The Woman Stepping Up to Take on Climate Change
Environmental conservation is one of the biggest issues of the current times, bringing together representatives from every country to discuss what needs to be done to preserve our planet and its wildlife.
But thanks to one woman’s extraordinary expertise and her new position with the United Nations, we are improving worldwide efforts to help our planet.
Attorney and Army veteran, Monica Medina has been an advocate and a key player for sustainability and conservation efforts throughout her entire career.
She has worked as legal counsel on behalf of environmentalist organizations such as NOAA and the United States Senate Committee on Environment and Public Works, oversaw the Justice Department’s Environmental Division under President Clinton, led conservation efforts as the Commissioner to the International Whaling Commission under President Obama and has worked with various other environmentalist and ecological organizations.
Now, Medina’s expertise will be utilized in a whole new way: as the United States’ first ever Special Envoy for Biodiversity and Water Resources; a position designed to confront the environmental crises that directly affect our planet’s wildlife and water supply. In tandem with her position as the assistant secretary for the Bureau of Oceans and International Environmental and Scientific Affairs at the state department, Medina’s position makes her one of the biggest power plays in environmental conservation among world leaders.
“I am really honored to have this role and this title,” she told ShareAmerica. “We’re in a world where the loss of nature is overwhelming and a real potential threat to the health of the planet and the health of people.”
In her new role, Medina will be working to support two of the most important ecological crises that effect humanity: the protection of biodiversity and increasing water security.
Decades of evidence shows that water security is essential to global efforts to increase equity and economic growth, build inclusive and resilient societies, bolster health and food security, decrease the risk of conflict or instability and tackle the climate crisis. Meanwhile, environmental stressors, like the climate crisis, nature crimes — including illegal logging, mining, land conversion — and wildlife trafficking, have deep and detrimental impacts on the biodiversity of our planet and the availability of clean and safe water for human use. The two crises are inextricably linked, and the state department and Special Envoy Medina are committed to addressing the crises holistically.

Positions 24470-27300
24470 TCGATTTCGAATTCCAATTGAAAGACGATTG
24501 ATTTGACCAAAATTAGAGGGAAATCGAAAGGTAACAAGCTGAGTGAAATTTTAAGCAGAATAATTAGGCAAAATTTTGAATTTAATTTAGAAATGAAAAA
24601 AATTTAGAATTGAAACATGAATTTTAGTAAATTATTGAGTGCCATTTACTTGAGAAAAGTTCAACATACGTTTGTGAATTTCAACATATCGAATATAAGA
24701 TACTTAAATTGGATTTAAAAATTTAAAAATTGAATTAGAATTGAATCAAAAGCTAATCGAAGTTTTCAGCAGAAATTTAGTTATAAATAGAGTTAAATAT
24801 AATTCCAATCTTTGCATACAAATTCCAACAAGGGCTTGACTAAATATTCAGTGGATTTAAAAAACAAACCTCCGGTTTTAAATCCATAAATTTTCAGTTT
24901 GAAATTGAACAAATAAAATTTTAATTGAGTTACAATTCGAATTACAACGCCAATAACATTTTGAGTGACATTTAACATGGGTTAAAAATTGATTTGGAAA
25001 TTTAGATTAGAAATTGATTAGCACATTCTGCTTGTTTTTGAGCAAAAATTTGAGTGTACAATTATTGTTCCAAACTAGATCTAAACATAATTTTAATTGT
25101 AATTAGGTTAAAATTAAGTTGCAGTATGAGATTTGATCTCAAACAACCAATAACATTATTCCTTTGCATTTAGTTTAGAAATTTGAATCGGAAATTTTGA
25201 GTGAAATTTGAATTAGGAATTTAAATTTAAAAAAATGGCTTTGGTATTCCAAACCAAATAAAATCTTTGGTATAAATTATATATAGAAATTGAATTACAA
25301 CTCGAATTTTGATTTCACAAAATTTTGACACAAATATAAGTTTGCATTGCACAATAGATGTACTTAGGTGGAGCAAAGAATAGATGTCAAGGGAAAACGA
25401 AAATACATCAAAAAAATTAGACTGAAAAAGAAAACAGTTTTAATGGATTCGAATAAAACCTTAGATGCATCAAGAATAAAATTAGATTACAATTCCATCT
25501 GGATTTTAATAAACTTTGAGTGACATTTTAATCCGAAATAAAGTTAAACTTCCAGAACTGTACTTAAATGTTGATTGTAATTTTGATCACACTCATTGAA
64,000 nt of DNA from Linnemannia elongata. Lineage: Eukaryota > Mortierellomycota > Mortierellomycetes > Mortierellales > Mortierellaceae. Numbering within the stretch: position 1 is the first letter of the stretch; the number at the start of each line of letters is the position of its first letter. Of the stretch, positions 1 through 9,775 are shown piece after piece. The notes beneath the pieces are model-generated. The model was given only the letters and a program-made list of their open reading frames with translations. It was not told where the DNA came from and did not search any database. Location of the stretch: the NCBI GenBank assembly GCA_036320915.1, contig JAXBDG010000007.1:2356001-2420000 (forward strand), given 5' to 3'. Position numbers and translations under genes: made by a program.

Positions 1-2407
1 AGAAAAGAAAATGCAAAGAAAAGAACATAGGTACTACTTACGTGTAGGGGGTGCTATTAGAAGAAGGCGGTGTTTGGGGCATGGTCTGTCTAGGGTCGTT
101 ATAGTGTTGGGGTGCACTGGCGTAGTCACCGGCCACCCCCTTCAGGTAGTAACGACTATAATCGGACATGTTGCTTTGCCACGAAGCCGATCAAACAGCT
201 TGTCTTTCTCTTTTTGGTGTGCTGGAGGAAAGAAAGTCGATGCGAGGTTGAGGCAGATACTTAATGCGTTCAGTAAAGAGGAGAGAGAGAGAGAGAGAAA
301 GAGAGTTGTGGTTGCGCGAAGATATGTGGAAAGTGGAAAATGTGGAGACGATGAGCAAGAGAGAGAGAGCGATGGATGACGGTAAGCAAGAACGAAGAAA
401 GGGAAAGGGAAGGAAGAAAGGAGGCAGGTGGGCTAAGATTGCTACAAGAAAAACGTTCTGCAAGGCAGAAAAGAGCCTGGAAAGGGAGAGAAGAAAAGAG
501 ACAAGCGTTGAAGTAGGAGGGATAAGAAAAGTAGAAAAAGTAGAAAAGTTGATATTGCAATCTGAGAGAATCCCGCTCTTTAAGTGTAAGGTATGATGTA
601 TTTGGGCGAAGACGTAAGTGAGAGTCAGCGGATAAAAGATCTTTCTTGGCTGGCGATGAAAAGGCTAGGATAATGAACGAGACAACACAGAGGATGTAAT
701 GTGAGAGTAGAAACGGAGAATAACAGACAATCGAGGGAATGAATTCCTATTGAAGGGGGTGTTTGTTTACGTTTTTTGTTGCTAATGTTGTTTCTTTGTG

“These have deep and detrimental and lasting impacts on biodiversity, and on the availability of resources like clean and safe water,” Medina stated. “We are committed as we can be to try to address all of these crises at the same time.”
As part of Medina’s position, she has attended and will continue to attend discussions and negotiation that will foster new conservation efforts to support biodiversity and water preservation. These conferences include the 2022 United Nations Framework Convention on Climate Change (COP27), the December meeting of the Convention on Biological Diversity Conference of Parties (COP15) and the Intergovernmental Conference. She will also be in charge of forming partnerships with other countries to find climate solutions.
“I am really honored to have this role and this title. We’re in a world where the loss of nature is overwhelming and a real potential threat to the health of the planet and the health of people.” – Monica Medina
Additionally, Medina’s position will require her to implement a first-of-its-kind initiative dedicated to advancing water security in the U.S. and abroad. The White House Water Security Action Plan and the Global Water Strategy, both of which Medina will be leading, will identify the direct links between water and U.S. national security, and harness the resources of the U.S. government — from leveraging science and technology to informing our diplomacy, defense and development efforts — to advance global water security and foreign policy goals. Securing water safety is additionally believed to prevent conflict and promote global peace and stability.
“We see water scarcity as a growing threat to peace and security in so many parts of the world, so we made it a priority,” Medina said.
Though climate change has been one of the top growing concerns for people of differing citizenships, political beliefs and cultures, Medina has faith that these new partnerships and programs will have a positive impact on the future of ecological conservation. “We are working to advance our climate ambition, to strengthen resilience to climate change and to really get as strong an outcome as possible from COP27. We as the U.S., are bringing an awful lot to the table there.”
Sources: ShareAmerica, U.S. Department of State, whitehouse.gov, Wikipedia
Top Photo: Monica Medina, assistant secretary for the Bureau of Oceans and International Environmental and Scientific Affairs of the United States, poses for a picture during an interview with AFP on the sidelines of the UN’s first session of the Intergovernmental Negotiating Committee (INC-1) to develop a legally binding instrument on plastic pollution on November 28, 2022. (RICARDO FIGUEREDO/AFP via Getty Images)